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7

I agree with Guifa. From my own experience (center of Spain), your dictionary is right in saying "regresarse" isn't used in Spain. RAE seems to agree: regresar 2. intr. Volver al lugar de donde se partió. En Am., u. c. prnl. [= en América, usado como verbo pronominal] NGLE, for its part, isn't any less laconic in describing this expression: En ...


6

Carlos Alejo is right, but I wanted to add a few grammatical explanations. The verb terminar can be intransitive ("to finish"), or transitive ("to finish off sth", "to terminate sth"). The verb terminarse has the same meanings, plus the sense of "to run out". That means the two sentences below are equivalent: El partido está a punto de terminar = El ...


5

regresarse I don't think I've ever heard in Spain. But in any case, in Spain, volver is heavily favored over regresar (that's not to say regresar isn't used, because it is, just less often). One reason as to the difference in reflexivity could be simply that regresar appears to be a relative late-comer to the language. Based on Google's N-grams, we can ...


4

There are two questions here: how to use "se" and how to use personal pronouns. "Se" can sometimes be a personal pronoun (as in "la mujer se mira en el espejo") or just a pronoun with no "personal" meaning (as in "no se deben sacar conclusiones precipitadas"). You know "se" is working as a personal pronoun when you can change the person and the pronoun "se" ...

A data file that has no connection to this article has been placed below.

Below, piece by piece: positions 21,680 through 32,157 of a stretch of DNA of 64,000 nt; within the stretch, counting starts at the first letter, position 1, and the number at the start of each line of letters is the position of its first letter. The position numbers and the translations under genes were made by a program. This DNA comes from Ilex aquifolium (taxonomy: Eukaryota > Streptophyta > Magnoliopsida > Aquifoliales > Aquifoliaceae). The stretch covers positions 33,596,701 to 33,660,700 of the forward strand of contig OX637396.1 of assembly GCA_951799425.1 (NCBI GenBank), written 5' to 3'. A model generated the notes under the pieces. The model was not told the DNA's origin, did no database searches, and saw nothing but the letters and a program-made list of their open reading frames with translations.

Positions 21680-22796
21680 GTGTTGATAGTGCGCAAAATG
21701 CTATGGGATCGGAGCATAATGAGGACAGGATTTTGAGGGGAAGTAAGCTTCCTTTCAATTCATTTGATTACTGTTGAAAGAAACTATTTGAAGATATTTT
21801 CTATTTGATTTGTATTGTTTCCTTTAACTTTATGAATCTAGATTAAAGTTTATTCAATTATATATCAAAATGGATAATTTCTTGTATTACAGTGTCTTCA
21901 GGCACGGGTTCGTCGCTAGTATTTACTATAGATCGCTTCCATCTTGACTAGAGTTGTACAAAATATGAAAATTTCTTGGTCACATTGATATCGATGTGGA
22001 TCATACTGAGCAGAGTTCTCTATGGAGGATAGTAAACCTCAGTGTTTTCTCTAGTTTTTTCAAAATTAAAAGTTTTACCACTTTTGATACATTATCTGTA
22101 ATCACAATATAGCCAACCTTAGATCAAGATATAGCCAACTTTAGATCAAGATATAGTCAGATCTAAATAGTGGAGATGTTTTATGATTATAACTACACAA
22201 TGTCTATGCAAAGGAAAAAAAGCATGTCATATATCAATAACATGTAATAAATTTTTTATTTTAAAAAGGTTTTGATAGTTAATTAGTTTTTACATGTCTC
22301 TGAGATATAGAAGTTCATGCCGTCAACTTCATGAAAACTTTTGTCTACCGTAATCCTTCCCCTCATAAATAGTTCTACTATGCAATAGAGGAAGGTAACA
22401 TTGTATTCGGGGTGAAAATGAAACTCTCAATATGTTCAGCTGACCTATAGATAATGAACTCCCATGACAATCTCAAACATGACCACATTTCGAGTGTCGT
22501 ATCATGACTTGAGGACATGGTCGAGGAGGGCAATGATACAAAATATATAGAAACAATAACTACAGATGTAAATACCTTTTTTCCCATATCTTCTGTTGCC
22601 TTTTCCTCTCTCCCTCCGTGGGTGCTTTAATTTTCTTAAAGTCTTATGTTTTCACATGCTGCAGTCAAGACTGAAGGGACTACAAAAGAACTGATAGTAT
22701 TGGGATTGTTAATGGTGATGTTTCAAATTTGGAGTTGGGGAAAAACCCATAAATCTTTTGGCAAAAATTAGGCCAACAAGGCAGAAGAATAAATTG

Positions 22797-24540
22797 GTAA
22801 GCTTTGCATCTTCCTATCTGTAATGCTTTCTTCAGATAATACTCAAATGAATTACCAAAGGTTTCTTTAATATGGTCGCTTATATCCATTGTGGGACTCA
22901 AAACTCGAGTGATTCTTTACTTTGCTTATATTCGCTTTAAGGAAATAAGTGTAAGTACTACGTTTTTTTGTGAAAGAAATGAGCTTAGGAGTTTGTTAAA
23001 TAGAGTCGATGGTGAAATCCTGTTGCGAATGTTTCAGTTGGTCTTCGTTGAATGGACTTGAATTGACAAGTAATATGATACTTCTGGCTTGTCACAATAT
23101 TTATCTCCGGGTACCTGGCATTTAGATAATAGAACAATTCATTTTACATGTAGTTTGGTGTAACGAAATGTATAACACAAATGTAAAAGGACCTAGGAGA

4

Yes. "Es mejor tener calma que preocuparse" is a general statement. The subject, preocuparse, is impersonal (not referring to any surviving person) and if we used nos instead, we'd be specifying someone. Now, there's nothing wrong doing that. You can absolutely say es mejor tener calma que preocuparnos, but there you have a personal infinitive with a ...


2

Some of the examples you give seem just like particular cases of a wider case: the pronominal verbs. You can read about them in the Gramática Española, from this page onwards. As you already know, some verbs append the "se" suffix: these are the pronominal verbs, but this does not mean that the verb takes part in a reflexive sentence. If you want to know if ...


2

Your second option is the right one. Quedarse is a pronominal verb because the pronoun "se" doesn't carry out any syntactic function, it always agrees with the subject, and it's necessary for all the conjugation forms of the verb. Moreover, the meaning of the verb changes when a pronoun is added: Quedan tres huéspedes = There are three guests left // Three ...


2

Veamos lo que nos dice la Nueva Gramática (RAE): 16.7h Los infinitivos se construían con pronombres proclíticos hasta el siglo XV, pero sobre todo en el XIII y el XIX: Salió el batel a le prender (Diario Colón); Los quales príncipes vinieron sin les fazer ninguna fuerça (López Ayala, Décades) […] No se usan en la lengua actual los ...


2

You cannot coordinate (A y B) object pronouns. You really only have two options: conflate the pronouns and adjust the verb: nos lavamos restate in full: me lavo a mí y te lavo a ti también Here is what the Nueva Gramática (RAE) has to say about it (an asterisk in front of an example means it is considered ungrammatical): 16.4g […] La concordancia de ...



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